CHRISTINE MILNE: Well what we’re going to see right here in the last gasp of the Government is a whole lot of big policies that they have been promising for a long time, the culture policy was one, clearly media reform is another – but where is Gonski? There is every family around Australia with children of school age asking where is the money coming from, when are we going to see the legislation that gives effect to the new funding formula? People around the country who were hoping they’d see the National Disability Insurance Scheme put into effect are wondering when indeed are we actually going to get this through the Parliament. So we’ve only got a few weeks left and what we are seeing is the Government throwing right at the last gasp really big policies into the Parliament, in legislation. My question to them is where is Gonski? You cannot go to the election without having legislated that funding formula.
JOURNALIST: On another mater, Fiji, the video showing prisoner escapees being beaten, it’s been roundly condemned by the United Nations and by the New Zealand parliament. Australia has been very quiet – is there a place for Australia in regards to this particular video?
CHRISTINE MILNE: I think Australia should be taking a lead in human rights and especially in the Asia-Pacific area. Clearly we should be out together with the New Zealand parliament condemning human rights abuses and torture in Fiji. I think it is extremely disappointing that there’s been silence from the Australian Government, especially since you’ve had the United Nations, you’ve had Amnesty International , we’ve now got the New Zealand parliament; and I’ll be bringing a motion into the Senate, I’ll be giving notice of that today. I think it is critical that Australia stands up for human rights in the region, they should be doing it with Sri Lanka, and they haven’t been, and one has to wonder in the case of Sri Lanka whether it is because they have done their deal with the Rajapakse regime on asylum seekers and are therefore not speaking out loudly. There is a motion being discussed today that’s been put out by the United States in the Human Rights Council, the UN Human Rights Council, my question is, Australia where are you? What is your position on that? What is our position on Fiji? The Greens stand strongly against the abuse that is going on, against torture, we stand for supporting international conventions on human and civil rights and we want to see the Australian Parliament and the Minister, the Gillard Government to take a strong stand.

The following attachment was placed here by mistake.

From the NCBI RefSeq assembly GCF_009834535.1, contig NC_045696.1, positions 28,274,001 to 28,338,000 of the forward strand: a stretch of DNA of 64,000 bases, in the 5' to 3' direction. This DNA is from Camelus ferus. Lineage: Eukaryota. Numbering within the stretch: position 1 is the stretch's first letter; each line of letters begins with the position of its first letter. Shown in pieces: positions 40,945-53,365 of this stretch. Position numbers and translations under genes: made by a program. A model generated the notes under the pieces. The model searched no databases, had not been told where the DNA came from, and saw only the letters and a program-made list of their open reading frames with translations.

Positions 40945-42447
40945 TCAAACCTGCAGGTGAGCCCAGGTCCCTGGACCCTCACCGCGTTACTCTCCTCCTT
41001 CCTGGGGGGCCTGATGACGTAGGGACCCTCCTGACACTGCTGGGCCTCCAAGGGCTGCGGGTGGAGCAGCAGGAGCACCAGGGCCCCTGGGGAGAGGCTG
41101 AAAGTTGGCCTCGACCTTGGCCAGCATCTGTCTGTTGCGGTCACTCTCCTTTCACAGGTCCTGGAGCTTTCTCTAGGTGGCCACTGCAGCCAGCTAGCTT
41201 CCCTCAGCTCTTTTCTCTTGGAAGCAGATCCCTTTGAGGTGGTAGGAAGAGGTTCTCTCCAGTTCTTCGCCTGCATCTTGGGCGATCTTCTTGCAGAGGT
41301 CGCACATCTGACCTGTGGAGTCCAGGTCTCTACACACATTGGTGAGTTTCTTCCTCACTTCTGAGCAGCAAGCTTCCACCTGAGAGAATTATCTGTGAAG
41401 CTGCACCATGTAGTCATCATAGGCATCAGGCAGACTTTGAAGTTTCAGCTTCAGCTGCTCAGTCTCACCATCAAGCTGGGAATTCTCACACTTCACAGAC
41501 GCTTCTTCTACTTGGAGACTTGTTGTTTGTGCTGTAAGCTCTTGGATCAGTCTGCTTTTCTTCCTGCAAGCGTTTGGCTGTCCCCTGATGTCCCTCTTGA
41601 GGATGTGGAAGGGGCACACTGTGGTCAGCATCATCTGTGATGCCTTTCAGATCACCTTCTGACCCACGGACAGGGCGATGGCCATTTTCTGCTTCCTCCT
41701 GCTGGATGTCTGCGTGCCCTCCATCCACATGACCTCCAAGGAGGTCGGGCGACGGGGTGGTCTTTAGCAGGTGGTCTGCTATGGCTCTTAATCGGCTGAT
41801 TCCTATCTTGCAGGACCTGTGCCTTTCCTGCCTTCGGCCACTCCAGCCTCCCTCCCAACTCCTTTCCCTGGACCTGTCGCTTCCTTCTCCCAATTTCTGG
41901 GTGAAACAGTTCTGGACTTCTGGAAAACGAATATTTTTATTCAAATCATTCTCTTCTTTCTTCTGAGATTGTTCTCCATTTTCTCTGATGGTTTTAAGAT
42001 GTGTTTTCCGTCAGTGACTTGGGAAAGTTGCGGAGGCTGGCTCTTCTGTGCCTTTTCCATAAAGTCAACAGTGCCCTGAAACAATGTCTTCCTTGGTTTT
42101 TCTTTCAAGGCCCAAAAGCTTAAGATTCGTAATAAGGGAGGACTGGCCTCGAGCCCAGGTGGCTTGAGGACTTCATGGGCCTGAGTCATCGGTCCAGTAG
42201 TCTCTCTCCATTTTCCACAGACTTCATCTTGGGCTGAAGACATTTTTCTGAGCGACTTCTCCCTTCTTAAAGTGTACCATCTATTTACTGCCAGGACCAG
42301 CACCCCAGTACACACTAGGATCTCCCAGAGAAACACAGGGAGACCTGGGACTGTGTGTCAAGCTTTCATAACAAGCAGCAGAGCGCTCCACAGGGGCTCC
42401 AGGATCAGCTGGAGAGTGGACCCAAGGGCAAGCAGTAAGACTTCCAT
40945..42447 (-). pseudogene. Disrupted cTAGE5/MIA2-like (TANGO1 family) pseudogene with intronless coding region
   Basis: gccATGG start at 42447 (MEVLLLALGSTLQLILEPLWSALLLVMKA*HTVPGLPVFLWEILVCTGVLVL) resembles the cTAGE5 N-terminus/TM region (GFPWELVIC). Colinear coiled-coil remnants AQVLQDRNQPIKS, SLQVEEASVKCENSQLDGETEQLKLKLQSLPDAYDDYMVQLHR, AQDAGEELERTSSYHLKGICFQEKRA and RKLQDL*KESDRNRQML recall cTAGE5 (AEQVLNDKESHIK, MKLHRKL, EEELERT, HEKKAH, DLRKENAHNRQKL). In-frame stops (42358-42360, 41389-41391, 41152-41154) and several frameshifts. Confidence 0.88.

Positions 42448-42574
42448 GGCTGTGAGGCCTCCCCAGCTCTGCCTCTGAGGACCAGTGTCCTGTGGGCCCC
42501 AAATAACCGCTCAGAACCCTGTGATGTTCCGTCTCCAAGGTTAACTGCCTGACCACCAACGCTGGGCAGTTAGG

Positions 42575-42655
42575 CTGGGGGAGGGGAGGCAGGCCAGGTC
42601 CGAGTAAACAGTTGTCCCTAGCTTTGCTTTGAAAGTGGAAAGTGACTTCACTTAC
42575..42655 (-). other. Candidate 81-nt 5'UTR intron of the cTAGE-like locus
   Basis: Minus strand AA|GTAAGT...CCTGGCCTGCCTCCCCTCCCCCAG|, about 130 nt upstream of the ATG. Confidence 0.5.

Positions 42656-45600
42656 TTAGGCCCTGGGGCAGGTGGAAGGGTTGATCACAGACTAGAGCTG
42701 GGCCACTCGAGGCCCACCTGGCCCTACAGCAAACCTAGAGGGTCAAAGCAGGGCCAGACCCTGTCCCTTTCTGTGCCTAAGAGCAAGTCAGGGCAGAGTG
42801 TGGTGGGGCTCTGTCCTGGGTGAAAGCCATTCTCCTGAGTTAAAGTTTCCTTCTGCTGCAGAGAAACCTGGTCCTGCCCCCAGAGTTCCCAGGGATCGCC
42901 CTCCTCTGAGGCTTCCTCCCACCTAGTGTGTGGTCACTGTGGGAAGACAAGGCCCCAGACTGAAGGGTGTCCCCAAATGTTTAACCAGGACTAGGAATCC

JOURNALIST: Given that silence do you think you could possibly get support for this motion?
CHRISTINE MILNE: I’m hoping that when the Australian Senate realises that the New Zealand Parliament supported a motion condemning torture in Fiji and calling for Fiji to uphold its international obligations that the Australian Senate will realise that we have an obligation to do the same. It’s no use going to these Asia-Pacific meetings and standing up talking about the role of Australia as a leader in the region if we won’t stand up for the very basic human rights that everybody deserves.
Christine Milne Australian Greens Leader Wednesday 13 March 2013